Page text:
Kenney v. Landis Financial Group, Inc., 376 F. Supp. 852 (N.D. Iowa 1974)

U.S. District Court for the Northern District of Iowa - 376 F. Supp. 852 (N.D. Iowa 1974)
June 12, 1974

376 F. Supp. 852 (1974)

Wally KENNEY, on behalf of himself and all other persons similarly situated, Plaintiff,
v.
LANDIS FINANCIAL GROUP, INC., Defendant.

No. 71-C-32-CR.

United States District Court, N. D. Iowa, Cedar Rapids Division.

June 12, 1974.

Everett Meeker, Washington, Iowa, Lex Hawkins, Glenn L. Norris, Des Moines, Iowa, for plaintiff.

*853 Donald A. Wine, Ronald L. Hersbergen, Des Moines, Iowa, Edward J. Heiser, Jr., Richard C. Ninneman, Milwaukee, Wis., for defendant.

 
ORDER

McMANUS, Chief Judge.

This action for alleged violations of the Federal Truth-in-Lending Act (FTLA), 15 U.S.C. § 1601, was tried to the court.

Although the court has previously granted summary judgment or dismissal with regard to the majority of paragraphs in plaintiff's amended complaint, trial to the court was necessary to resolve the question of jurisdiction, affirmative defenses, factual issues relating to Paragraphs 8, 29 and 30 of plaintiff's amended complaint, and defendant's entitlement to recover on its counterclaim.

 
Jurisdiction

The court has jurisdiction of this action pursuant to 15 U.S.C. § 1640(e) only if the underlying transaction qualifies as a consumer credit transaction and not one for "business or commercial purposes." 15 U.S.C. § 1603(1).

15 U.S.C. § 1602(h) provides,

 
"The adjective `consumer', used with reference to a credit transaction, characterizes the transaction as one in which the party to whom credit is offered or extended is a natural person, and the money, property, or services which are the subject of the transaction are primarily for personal, family, household, or agricultural purposes."

Plaintiff testified that his purpose in obtaining the loan from defendant was to purchase a new washer and dryer for his family's use as evidenced by the fact that at the time he applied for the loan he gave defendant's employee a slip of paper containing the price and model numbers of the appliances he intended to purchase from Jerry and Bill's Tires and Appliances in Washington, Iowa. Plaintiff further testified that he decided to contact his attorney about the loan only after he got home and his wife pointed out that the annual interest rate on the loan was 29.7%.

Defendant, however, argues that plaintiff's purpose in obtaining the loan was to finance this lawsuit as evidenced by his failure to purchase the washer and dryer and the fact that he testified in his deposition that he was considering suing Collins Employees' Credit Union for FTLA violations similar to those alleged in this action prior to obtaining the loan from defendant and intended to use part of the proceeds of the loan for purposes other than what he indicated to defendant.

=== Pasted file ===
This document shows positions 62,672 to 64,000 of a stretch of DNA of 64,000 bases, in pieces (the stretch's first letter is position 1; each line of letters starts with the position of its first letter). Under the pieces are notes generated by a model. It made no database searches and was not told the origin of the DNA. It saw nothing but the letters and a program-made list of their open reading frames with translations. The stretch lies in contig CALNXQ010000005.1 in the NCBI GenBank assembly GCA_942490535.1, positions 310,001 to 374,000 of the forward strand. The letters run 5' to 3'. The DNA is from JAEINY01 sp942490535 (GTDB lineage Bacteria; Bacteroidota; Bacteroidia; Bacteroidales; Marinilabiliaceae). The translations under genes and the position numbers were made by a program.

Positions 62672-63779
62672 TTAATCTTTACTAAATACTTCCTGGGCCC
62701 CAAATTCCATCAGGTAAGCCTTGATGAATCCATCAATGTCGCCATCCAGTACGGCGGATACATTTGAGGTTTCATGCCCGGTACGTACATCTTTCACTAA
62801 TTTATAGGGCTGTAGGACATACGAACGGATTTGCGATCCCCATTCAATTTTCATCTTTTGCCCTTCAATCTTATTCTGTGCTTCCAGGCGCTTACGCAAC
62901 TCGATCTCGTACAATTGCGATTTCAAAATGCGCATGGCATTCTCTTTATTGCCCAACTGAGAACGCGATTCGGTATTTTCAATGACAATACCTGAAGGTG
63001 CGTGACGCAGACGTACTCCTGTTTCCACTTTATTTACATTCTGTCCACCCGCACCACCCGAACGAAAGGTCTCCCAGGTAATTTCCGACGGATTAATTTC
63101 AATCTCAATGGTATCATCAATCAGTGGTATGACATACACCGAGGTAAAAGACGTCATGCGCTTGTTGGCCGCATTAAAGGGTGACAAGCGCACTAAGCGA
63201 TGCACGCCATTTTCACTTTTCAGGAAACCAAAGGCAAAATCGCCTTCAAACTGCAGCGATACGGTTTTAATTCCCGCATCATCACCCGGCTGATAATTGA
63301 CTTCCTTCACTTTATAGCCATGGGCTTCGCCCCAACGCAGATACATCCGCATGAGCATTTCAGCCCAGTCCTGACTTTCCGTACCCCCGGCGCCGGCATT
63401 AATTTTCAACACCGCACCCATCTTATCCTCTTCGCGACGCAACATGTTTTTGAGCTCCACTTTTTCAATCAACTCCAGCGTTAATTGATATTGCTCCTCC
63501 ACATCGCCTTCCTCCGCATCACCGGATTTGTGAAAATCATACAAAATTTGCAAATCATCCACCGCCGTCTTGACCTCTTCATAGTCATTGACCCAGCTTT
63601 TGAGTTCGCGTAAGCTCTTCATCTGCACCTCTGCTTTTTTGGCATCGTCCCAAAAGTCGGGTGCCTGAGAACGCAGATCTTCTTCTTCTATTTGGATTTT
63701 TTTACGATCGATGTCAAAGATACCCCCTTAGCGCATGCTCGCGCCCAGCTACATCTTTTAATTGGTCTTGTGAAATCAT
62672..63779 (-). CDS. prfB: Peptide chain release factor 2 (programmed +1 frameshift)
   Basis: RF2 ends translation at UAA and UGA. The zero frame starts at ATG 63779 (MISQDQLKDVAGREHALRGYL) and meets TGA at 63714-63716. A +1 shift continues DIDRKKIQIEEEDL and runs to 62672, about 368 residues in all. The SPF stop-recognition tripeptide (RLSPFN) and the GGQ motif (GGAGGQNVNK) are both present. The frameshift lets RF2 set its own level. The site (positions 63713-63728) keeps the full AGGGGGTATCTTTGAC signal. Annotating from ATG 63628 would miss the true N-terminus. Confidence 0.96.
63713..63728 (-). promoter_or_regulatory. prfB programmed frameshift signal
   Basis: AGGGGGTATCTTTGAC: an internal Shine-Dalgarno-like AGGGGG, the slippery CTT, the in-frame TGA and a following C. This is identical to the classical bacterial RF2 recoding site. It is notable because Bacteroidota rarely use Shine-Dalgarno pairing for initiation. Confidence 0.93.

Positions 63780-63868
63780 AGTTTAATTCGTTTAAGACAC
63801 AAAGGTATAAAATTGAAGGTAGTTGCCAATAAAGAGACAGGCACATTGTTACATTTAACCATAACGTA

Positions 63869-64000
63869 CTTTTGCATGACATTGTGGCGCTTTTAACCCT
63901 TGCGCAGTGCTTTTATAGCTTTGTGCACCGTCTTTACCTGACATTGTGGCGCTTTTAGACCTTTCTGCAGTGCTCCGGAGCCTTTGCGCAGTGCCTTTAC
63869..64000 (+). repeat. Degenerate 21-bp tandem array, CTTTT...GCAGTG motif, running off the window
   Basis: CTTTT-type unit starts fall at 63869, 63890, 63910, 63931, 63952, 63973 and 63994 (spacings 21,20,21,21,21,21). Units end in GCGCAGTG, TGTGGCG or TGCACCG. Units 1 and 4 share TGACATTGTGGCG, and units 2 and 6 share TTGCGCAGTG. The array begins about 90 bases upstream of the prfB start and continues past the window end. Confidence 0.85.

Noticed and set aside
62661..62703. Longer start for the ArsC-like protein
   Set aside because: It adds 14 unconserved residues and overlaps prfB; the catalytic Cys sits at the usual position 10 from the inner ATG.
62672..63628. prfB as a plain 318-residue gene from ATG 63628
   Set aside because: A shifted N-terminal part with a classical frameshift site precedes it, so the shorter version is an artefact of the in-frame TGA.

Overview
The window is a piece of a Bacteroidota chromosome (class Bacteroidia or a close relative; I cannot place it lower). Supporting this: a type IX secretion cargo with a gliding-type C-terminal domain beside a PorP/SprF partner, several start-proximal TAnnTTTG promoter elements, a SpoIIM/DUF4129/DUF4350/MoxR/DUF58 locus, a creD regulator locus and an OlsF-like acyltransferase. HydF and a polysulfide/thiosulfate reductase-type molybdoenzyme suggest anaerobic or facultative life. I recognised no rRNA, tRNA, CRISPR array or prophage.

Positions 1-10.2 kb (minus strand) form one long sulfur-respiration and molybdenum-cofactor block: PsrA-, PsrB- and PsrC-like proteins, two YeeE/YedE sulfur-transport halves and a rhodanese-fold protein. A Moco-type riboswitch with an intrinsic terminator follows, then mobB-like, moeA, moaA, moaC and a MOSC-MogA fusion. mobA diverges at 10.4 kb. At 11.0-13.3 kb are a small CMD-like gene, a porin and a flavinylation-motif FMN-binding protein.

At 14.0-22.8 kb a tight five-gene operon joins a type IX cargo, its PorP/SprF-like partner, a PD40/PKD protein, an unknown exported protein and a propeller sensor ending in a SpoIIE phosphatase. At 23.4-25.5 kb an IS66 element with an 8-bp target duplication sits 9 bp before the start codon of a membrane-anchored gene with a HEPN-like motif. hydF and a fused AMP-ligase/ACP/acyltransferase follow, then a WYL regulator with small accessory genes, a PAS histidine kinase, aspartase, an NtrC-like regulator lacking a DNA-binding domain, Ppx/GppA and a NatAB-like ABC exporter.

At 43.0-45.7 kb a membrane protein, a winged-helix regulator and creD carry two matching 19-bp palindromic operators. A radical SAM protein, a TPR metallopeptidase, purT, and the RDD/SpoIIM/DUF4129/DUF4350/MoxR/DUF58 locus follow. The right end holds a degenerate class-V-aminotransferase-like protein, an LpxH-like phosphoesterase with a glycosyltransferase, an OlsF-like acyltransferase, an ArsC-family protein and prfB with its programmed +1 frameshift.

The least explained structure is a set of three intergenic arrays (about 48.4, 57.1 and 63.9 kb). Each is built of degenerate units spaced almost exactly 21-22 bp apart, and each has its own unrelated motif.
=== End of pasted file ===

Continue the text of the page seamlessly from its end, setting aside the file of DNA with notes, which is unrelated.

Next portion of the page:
From reviewing the record, the evidence on this question appears extremely close. The court is especially bothered by the contradictions between plaintiff's deposition taken on March 19, 1973 and his testimony at trial which in the court's estimation tend to reduce his credibility. Plaintiff's more vivid recollection of the facts surrounding the transaction 10 months after the taking of his deposition is contrary to the general situation wherein a person's ability to recall facts lessens with the passage of time. The court further finds it difficult to believe that a person in plaintiff's precarious financial condition who had discussed bankruptcy with his attorney and had had the experience of obtaining numerous loans, would be totally oblivious to the interest rate which defendant charged on its loan to him and which was stated on the documents which defendant gave him. Finally, the court considers significant plaintiff's testimony in his deposition that prior to obtaining the loan from defendant he had discussed filing a lawsuit against another creditor for FTLA violations similar to those involved in this action.

On the basis of these facts, and from reviewing the entire record, it is *854 the court's view that plaintiff has failed to establish by a preponderance of the evidence that the transaction in question was a consumer credit transaction and not one for business or commercial purposes. Accordingly, this action must be dismissed for lack of jurisdiction and all summary judgments heretofore entered should be vacated.

 
Defendant's Counterclaim